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Old 06-27-09, 12:51 AM   #1
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Does weight affect downhill speed?

I've seen a number of posters mention that they are faster downhill (coasting) because of their heaviness.

Gravity is the same for any mass falling in a vacuum (right?), but there are many other factors and more physics going on in a downhill bike coast than gravity in a vacuum... acceleration, momentum, air resistance, road friction, etc...

Anyone with the physics knowledge can sort this one out? Basically two riders on exactly the same rigs, all conditions being equal coasting down a hill, the only difference being that one weighs twice as much as the other with comparable extra girth.

Starting from zero mph who will get off to the best start? Will the other one catch up or overtake somewhere down the hill? Who will get further up the next hill by just coasting?

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Old 06-27-09, 01:14 AM   #2
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Assuming similar aerodynamics (a bad assumption, but go with it for a second), a heavier rider will have an easier time overcoming air resistance because he will have greater momentum. Think of dropping a baseball vs. dropping a wiffle ball. So that's what gives the heavier rider an advantage.

Of course, a heavier rider is likely to present a larger cross-section than a lighter rider, so some of this advantage will be lost but not all. Put the heavier rider on a recumbent and it's no contest, even with the extra air resistance from his beard.
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Old 06-27-09, 01:25 AM   #3
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uh, assuming same cross section the wiffle ball and the baseball would fall at the same rate, and hit the ground simultaneously if dropped from a high building. From Wiki:

"In physics, gravitational acceleration is the acceleration of an object caused by the force of gravity from another object. In the absence of any other forces, any object will accelerate in a gravitational field at the same rate, regardless of the mass of the object. On the surface of the Earth, all objects fall with an acceleration of somewhere between 9.78 and 9.82 m/s"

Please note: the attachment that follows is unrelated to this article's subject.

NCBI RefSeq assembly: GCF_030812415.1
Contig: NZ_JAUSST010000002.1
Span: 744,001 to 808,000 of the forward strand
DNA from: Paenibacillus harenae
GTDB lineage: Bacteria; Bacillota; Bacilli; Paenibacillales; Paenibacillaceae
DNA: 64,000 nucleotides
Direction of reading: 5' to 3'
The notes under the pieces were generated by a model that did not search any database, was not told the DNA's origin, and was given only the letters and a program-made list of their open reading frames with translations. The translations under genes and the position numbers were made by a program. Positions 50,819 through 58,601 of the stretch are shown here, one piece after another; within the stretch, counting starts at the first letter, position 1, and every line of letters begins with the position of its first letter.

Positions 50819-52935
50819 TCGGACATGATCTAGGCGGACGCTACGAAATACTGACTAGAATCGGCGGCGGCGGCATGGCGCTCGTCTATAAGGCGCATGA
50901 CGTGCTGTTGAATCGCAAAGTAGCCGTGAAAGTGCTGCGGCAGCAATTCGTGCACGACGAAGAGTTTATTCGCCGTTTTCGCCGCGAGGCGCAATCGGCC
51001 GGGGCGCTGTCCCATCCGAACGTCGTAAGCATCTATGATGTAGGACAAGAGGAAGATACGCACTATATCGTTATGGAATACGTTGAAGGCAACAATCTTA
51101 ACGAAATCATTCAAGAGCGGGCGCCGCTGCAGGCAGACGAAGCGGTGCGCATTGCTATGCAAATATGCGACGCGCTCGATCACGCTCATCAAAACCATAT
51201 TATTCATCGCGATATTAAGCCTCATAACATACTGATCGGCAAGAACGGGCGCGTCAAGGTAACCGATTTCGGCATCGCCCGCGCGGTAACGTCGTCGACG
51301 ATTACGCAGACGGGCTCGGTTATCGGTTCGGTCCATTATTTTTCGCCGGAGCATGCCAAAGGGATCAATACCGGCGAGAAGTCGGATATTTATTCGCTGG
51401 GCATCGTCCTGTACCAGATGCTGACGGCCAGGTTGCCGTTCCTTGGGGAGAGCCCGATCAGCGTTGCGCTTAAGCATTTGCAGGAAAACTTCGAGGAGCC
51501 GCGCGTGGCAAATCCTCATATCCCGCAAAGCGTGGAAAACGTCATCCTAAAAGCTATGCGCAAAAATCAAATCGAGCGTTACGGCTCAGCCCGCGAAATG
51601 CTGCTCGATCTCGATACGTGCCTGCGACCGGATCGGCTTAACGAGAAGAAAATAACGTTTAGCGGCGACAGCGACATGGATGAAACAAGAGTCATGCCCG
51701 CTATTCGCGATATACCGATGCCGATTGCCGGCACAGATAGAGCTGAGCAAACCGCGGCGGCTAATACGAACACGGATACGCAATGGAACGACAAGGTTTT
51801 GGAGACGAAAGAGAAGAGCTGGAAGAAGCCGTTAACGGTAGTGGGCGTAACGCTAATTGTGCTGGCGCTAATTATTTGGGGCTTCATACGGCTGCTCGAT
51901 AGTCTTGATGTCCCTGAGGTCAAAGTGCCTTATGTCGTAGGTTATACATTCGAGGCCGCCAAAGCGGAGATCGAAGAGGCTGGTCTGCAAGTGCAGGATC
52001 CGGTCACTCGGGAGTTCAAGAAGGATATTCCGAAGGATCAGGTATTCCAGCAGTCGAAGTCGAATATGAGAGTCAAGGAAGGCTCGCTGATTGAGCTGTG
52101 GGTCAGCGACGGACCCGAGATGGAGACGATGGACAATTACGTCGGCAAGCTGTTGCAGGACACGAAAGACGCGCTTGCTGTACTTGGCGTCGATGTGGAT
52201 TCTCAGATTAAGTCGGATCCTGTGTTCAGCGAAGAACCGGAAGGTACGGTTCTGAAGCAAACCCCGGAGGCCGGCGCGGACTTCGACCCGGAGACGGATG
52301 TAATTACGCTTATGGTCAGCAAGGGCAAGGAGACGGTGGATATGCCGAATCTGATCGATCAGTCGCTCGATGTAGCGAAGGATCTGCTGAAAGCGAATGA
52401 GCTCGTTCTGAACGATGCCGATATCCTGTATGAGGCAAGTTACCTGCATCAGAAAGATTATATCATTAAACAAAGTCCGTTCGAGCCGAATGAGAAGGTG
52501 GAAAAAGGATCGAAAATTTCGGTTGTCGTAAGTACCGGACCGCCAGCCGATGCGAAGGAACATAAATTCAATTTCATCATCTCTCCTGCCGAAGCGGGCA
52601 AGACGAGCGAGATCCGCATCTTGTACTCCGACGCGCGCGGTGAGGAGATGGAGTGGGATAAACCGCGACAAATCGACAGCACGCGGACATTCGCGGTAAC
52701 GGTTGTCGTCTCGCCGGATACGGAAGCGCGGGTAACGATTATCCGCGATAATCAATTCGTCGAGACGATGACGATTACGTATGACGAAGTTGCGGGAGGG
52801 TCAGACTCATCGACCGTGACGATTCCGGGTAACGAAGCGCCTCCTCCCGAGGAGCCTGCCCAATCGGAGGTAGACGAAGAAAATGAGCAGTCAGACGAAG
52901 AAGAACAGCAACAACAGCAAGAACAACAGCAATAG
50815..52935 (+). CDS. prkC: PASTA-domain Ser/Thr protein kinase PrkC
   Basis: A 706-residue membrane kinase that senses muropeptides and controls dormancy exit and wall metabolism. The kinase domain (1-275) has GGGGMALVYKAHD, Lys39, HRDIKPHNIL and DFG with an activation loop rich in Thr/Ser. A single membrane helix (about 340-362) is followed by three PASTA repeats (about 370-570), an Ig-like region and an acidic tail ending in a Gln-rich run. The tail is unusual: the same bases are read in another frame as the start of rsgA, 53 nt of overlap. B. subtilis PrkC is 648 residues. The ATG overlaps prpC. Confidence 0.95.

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Old 06-27-09, 01:28 AM   #4
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uh, assuming same cross section the wiffle ball and the baseball would fall at the same rate, and hit the ground simultaneously if dropped from a high building. From Wiki:

"In physics, gravitational acceleration is the acceleration of an object caused by the force of gravity from another object. In the absence of any other forces, any object will accelerate in a gravitational field at the same rate, regardless of the mass of the object. On the surface of the Earth, all objects fall with an acceleration of somewhere between 9.78 and 9.82 m/s"
Note the bold part here. Try it. Wiffle balls aren't very good at overcoming air resistance.
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Old 06-27-09, 01:41 AM   #5
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ah right! thanks Andy K. in a vacuum this would be true... so we have the heavier dude having an advantage due to his mass, and the lighter guy having an advantage as he is more aerodynamic (right?)... please note I started this post due to my ignorance of the physics involved, not trying to prove a personal assumption

The heavier guy would cause the tires to have a wider contact with the road thus increasing friction and slowing him down (right?)
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Old 06-27-09, 01:56 AM   #6
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I think that's right.

If both riders are coasting (assumptions like this make physics much easier), the forces acting on them will be gravity pushing them down (which is proportional to their mass) and air resistance pushing them back (which is independent of their mass but increases with velocity). At some point, the force from air resistance will equal the force from gravity, and the rider will no longer accelerate without pedaling (terminal velocity). The heavier rider will require a greater force from air resistance to reach terminal velocity, which means if they had similar aerodynamics, he'd be going faster when he reached terminal velocity.

I think the difference in aerodynamics is less significant. It's also more complicated. The heavier rider, while having a larger cross section, may also be more round/less flat. I'm not sure how it would work out.